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I get confused in the order of operations in Mathematica. For example,

f /@ 10^{1, 2, 3}
{10, 100, 1000}

In my head, that should be

{f[10], f[100], f[1000]}

After using FullForm, I see that my command should be regarded as : (f /@ 10)^{1, 2, 3}. In fact, () is not often used in Mathematica code, and I'm always not sure about the order of the expression evaluation. And I can't find the information about this order.

For example, in C: http://en.wikipedia.org/wiki/Order_of_operations

On MathWorld, it is just the basic : http://mathworld.wolfram.com/Precedence.html

  1. Parenthesization,

  2. Factorial,

  3. Exponentiation,

  4. Multiplication and division,

  5. Addition and subtraction.

Another example: let look at the order of this:

x + x /. x -> y
2 y

x + (x /. x -> y)
x + y

And it takes time to understand this:

x + y /. x -> 1 + y + x /. x -> 5
6 + 2 y

Without the order of operations, one can get confused by interpret this expression, and of course, we can use ().

((x + y) /. x -> 1) +(( y + x) /. x -> 5)  
x + y /. x -> (1 + y + x) /. x -> 5 

Another example, one can get confused:

Cases[{1, 2, 3}, _?#1 < 2 &]

or

Cases[{1, 2, 3}, _?(#1 < 2) &]

or

Cases[{1, 2, 3}, _?(#1 < 2 &)]

Another examples, which one & or /. is more privileged ?

x /. x -> y + #1 &

x + #1 & /. x -> y

I really appreciate any rule of thumbs or a guide of the operation ordered: /@, @@, _?, /., ->,& ...

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marked as duplicate by Artes, ybeltukov, Kuba, Nasser, Mr.Wizard Jan 20 at 8:55

This question has been asked before and already has an answer. If those answers do not fully address your question, please ask a new question.

    
see "when is f@g not the same as f[g]?" mathematica.stackexchange.com/questions/30425/… Operator Precedence Table is posted there by MrWizard and more discussion on the topic –  Nasser Jan 20 at 1:30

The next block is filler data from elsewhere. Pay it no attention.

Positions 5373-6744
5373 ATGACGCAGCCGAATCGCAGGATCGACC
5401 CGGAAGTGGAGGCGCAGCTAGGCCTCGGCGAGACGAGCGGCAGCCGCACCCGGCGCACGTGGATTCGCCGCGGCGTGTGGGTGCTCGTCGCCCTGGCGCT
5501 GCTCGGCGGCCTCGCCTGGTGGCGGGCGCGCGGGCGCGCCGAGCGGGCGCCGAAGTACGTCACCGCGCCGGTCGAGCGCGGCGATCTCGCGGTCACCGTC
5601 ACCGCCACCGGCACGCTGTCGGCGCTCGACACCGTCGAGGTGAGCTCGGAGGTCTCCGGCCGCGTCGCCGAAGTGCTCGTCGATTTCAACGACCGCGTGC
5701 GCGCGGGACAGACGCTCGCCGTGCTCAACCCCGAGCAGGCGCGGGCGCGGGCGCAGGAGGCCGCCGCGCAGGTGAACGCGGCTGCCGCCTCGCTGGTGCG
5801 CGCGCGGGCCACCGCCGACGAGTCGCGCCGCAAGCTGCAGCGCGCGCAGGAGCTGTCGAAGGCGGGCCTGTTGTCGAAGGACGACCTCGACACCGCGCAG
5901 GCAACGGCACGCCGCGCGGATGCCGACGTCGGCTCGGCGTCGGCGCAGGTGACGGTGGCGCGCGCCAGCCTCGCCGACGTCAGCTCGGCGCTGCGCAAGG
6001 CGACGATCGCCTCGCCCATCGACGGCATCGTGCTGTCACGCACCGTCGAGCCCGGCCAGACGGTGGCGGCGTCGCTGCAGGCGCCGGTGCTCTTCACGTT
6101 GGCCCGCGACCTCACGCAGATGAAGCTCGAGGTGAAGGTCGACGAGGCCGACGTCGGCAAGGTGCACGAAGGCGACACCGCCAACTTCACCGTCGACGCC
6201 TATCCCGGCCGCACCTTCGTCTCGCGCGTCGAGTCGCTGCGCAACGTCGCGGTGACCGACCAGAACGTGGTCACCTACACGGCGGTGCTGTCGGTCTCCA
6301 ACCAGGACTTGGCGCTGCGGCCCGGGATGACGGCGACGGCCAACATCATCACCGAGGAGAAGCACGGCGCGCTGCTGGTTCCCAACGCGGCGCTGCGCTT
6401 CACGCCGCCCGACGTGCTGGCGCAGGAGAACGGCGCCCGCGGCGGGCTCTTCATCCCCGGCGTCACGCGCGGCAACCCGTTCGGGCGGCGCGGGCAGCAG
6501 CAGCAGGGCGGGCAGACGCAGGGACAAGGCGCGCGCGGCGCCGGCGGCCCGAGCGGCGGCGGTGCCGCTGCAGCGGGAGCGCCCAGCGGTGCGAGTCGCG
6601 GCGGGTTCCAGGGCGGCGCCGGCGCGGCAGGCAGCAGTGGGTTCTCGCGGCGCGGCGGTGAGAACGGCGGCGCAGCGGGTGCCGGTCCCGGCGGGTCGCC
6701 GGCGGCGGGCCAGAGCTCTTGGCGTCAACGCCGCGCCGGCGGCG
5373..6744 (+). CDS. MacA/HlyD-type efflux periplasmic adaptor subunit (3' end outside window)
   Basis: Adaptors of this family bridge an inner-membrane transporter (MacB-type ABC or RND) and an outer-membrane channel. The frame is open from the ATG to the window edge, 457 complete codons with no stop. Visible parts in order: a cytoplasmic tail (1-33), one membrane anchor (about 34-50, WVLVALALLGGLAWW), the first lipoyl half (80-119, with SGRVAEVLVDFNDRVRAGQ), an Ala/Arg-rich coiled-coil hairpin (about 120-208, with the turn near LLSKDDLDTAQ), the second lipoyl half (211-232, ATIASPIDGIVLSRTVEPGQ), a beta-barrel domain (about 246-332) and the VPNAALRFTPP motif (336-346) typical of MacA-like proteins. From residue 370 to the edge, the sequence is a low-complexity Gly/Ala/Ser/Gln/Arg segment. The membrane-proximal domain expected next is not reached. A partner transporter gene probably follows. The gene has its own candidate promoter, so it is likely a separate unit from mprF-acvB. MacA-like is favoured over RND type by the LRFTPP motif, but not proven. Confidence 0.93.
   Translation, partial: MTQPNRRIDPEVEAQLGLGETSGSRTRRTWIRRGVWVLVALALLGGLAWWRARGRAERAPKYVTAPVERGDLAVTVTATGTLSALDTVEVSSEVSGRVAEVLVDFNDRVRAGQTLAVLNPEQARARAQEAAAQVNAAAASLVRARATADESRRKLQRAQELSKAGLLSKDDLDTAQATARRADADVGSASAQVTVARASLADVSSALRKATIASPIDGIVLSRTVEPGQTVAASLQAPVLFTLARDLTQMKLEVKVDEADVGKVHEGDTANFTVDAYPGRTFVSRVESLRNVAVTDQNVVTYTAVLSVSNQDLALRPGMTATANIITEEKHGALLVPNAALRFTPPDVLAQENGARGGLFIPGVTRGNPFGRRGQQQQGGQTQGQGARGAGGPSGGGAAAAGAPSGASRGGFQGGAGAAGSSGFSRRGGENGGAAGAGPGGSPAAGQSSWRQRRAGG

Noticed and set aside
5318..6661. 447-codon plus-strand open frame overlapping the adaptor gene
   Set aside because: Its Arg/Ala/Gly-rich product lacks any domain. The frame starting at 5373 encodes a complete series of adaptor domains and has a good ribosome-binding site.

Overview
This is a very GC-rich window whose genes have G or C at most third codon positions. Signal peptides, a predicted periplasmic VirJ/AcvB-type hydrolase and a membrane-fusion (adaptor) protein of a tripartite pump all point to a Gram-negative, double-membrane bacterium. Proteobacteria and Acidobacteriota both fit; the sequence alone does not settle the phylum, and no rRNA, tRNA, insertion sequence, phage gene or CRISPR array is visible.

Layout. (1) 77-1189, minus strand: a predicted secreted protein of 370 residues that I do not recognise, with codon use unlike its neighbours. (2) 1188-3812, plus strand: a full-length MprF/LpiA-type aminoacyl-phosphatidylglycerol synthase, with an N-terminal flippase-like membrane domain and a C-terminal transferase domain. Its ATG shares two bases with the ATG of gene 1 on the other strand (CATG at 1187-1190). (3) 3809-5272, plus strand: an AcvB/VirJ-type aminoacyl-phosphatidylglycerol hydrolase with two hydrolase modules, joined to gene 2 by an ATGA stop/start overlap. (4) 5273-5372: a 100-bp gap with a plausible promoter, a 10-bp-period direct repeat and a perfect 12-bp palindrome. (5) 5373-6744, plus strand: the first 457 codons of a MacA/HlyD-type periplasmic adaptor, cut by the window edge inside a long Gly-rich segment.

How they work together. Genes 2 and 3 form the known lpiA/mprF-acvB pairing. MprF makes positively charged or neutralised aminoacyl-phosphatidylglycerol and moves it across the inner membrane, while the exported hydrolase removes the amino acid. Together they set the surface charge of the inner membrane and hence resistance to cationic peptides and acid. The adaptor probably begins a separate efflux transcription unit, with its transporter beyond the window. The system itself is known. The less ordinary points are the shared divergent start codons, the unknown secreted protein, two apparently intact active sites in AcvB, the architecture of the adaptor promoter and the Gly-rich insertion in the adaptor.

Thank you ! That's what I want to find. –  DaoTRINH Jan 20 at 1:32

1 Answer 1

up vote 1 down vote accepted

You can check the precedence using Precedence. So for you first example it works that way because Precedence[Power] < Precedence[Map]. You have furthermore that Precedence[Function] < Precedence[ReplaceAll] for one of your later queries.

When you get confused and need to tell what the precedence is the fastest way though is to use FullForm and Hold. There are variations of this, I forget which one is considered best practice, but it works like this:

FullForm[Hold[f /@ 10^{1, 2, 3}]]
(* Out: Hold[Power[Map[f,10],List[1,2,3]]] *)
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Be careful with Precedence, see my answer in the linked question. –  Kuba Jan 20 at 7:07
    
@Kuba I didn't read all of the comments carefully but it looks like nit-picking to me. The basic operation of Precedence appears to be solid. –  Pickett Jan 20 at 7:16
    
@I mean the answer, not a comment. What I want to say is that Precedence@ReplaceAll does not differ if it is ReplaceAll[...] or .../.replacement and the syntax does matter, not necessarily in this case, but it did in my answer. –  Kuba Jan 20 at 7:21

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